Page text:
SQL Server Performance

Logship a large transaction log due to reindexing

Discussion in 'SQL Server 2005 Log Shipping' started by WingSzeto, Sep 25, 2007.

  1. WingSzeto Member

    We have SQL 2K5 with sp2. I have set up a log shipping from server A to server B and server C. Server A and B are within the same LAN and server C is in a different location which is about 20 miles from server A. Server A and server C is connected via a VPN. Our transaction log is backed up and transferred every 15 minutes and the size is ranged from 20 Mbytes to 100 Mbytes. The VPN speed is alright and takes about 3~7 minutes to transfer 20 Mbytes of data depending on the traffic.
    We do reindexing once a month and when this happens, it will create a huge transaction log which its size would be up to 15~20 Gbytes. Obvisously based on the transfered rate in our VPN line, it could take days to copy that transaction log to server C. I am just wondering if anyone has this type of issue and has a good way to handle it.
  2. satya Moderator

    What you could do is to stop the log shiping and once the maintenance tasks are finished, you could simply restore the database from primary server to server C. Other than that you could simply perform REINDEXING on selected tables and perform intermittent log backups to keep up the size.
  3. WingSzeto Member

    Thank for the ideas. I have been thinking the same too. To restore the db and re-activate the logshipping on both Server B and Server C, I need to restore the db to both server. It is ok for me to do that. The only problem I have is that the whole process of restoring the db to server C will take 8 hours. It is mainly because the vpn line is slow. I have to zip and unzip the db. Even with the zipped db (about 5 Gbytes), it will take 3 hours to transfer.
    For your idea of reindexing on selected tables and performing intermittent log backups to keep up the size, right now logshipping is set up to back up the tran. log every 15 minutes, are you suggesting that I will disable the logshipping backup schedule, reindexing selected tables and when done, manually run the logshipping job. Then when backup is done, start another reindexing, and just repeat the process.
  4. satya Moderator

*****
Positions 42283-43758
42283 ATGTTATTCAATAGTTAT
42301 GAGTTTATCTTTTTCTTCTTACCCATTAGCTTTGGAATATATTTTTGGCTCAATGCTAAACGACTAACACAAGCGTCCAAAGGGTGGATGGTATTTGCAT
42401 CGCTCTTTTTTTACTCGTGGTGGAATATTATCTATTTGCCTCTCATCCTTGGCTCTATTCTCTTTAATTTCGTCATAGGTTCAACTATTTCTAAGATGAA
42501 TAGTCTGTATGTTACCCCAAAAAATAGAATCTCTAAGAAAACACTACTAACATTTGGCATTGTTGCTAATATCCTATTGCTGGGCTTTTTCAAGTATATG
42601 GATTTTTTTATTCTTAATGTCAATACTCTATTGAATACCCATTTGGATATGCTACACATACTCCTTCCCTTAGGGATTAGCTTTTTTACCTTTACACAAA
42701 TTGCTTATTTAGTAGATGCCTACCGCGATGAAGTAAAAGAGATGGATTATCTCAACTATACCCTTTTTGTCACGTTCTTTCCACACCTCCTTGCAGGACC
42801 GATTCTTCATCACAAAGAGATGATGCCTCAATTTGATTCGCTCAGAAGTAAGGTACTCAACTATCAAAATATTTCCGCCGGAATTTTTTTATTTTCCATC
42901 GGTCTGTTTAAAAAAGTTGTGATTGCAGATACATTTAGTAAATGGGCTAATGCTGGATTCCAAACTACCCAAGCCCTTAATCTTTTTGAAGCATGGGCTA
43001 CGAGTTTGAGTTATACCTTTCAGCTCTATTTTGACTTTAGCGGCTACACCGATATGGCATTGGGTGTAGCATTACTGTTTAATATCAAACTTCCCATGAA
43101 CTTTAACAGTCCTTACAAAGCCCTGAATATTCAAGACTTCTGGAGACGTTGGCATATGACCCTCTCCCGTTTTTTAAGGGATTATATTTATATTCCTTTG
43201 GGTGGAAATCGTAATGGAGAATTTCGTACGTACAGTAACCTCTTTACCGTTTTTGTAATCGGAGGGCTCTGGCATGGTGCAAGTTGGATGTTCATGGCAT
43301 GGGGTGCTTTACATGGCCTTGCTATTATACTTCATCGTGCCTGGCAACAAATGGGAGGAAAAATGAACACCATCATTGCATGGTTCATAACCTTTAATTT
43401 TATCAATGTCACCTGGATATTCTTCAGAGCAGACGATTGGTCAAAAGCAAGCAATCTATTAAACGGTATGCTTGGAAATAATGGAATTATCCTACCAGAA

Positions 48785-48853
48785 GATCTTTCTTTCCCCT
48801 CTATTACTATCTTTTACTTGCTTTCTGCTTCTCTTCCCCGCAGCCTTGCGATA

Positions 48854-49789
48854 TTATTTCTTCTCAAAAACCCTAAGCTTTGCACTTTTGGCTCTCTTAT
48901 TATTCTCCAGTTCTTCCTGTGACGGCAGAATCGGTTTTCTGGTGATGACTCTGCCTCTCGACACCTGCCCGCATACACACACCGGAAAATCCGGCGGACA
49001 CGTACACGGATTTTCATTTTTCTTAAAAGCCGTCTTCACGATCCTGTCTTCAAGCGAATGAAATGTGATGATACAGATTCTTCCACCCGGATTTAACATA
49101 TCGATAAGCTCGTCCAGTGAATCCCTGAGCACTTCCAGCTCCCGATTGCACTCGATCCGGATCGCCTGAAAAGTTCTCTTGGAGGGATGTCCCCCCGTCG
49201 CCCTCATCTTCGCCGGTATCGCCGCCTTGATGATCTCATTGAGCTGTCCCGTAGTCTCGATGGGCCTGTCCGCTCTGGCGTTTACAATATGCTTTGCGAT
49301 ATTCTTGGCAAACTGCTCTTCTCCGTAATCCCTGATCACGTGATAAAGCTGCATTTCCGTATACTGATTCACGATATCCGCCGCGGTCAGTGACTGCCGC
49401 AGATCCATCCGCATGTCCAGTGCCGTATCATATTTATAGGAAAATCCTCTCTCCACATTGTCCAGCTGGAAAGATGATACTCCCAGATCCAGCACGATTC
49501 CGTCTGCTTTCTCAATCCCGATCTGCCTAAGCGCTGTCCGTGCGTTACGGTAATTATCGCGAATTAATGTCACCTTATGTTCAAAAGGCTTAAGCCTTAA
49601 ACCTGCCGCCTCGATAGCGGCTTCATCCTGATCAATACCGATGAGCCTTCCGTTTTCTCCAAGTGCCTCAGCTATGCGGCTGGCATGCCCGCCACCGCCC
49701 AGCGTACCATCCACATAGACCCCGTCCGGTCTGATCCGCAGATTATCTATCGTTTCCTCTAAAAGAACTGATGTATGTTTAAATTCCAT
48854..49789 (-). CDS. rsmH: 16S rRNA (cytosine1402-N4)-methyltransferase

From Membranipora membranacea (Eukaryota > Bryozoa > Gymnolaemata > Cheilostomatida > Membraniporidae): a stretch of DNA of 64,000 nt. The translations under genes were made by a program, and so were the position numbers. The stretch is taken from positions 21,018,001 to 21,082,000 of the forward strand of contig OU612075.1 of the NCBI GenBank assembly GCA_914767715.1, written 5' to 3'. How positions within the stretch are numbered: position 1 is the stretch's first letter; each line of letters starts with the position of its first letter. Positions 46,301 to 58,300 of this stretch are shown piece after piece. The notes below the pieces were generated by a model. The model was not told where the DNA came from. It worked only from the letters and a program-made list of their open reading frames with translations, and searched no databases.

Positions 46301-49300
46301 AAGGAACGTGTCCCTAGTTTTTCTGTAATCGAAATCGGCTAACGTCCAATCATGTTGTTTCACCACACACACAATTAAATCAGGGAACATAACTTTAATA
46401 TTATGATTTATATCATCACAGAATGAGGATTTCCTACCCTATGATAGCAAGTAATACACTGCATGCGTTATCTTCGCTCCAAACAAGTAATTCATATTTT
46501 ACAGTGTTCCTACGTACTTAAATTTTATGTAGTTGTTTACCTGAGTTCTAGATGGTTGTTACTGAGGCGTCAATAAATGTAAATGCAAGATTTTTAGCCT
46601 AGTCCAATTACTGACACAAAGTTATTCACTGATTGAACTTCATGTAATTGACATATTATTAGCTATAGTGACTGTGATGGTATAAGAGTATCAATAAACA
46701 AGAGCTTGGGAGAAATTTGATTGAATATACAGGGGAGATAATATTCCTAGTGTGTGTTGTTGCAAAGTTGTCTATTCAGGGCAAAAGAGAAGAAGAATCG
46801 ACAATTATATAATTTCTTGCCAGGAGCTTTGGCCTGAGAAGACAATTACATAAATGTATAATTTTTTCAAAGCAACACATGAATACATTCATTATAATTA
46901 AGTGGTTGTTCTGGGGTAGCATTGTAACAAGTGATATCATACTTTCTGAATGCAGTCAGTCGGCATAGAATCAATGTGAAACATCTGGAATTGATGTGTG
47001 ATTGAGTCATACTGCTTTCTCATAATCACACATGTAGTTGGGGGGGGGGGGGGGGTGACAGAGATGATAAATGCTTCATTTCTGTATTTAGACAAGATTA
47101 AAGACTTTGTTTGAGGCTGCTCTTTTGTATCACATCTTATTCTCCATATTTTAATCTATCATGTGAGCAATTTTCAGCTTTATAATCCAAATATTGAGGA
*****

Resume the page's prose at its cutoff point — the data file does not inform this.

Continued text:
No, don't disable the log shipping in any case. For the select reindexing make sure to carry out with a code on selected tables rather than using DB maintenance plan here. I do manage a 500 GB database maintenance every weekend by managing the log size without any issues between the 2 geographical sites.
    You can take help of third party tools such as Redgate's or Quest's for backup compression and transfer between the sites, I believe if the site C is an additional contingency then you shouldn't worry about the speed (as me thinks).
  5. WingSzeto Member

    Sorry, I don't mean disable the log shipping, I meant I diable the backup and copy jobs and manually execute them after each of our select indexing job is done. Even so, I still need to zip the log file because the log file will still be like 2~4 gbytes. We have 30 users using the same vpn line and that's why I can't afford to keep the line busy all day with a large log file.
    Ok, let follow your idea using some third party tool to compress and transfer log files between site. How will the tool work with logshipping process together? I mean, is it possible to configure logshipping to work with third party tool to do the compression and transfer? I don't see the logshipping setup wizard allow me to incorporate another tool to do the backup and copy, do you? Is it meant i have to create my own custom logshipping script and not use SQL built-in logshipping process for this? I assume you use the third party tool to do logshipping, right?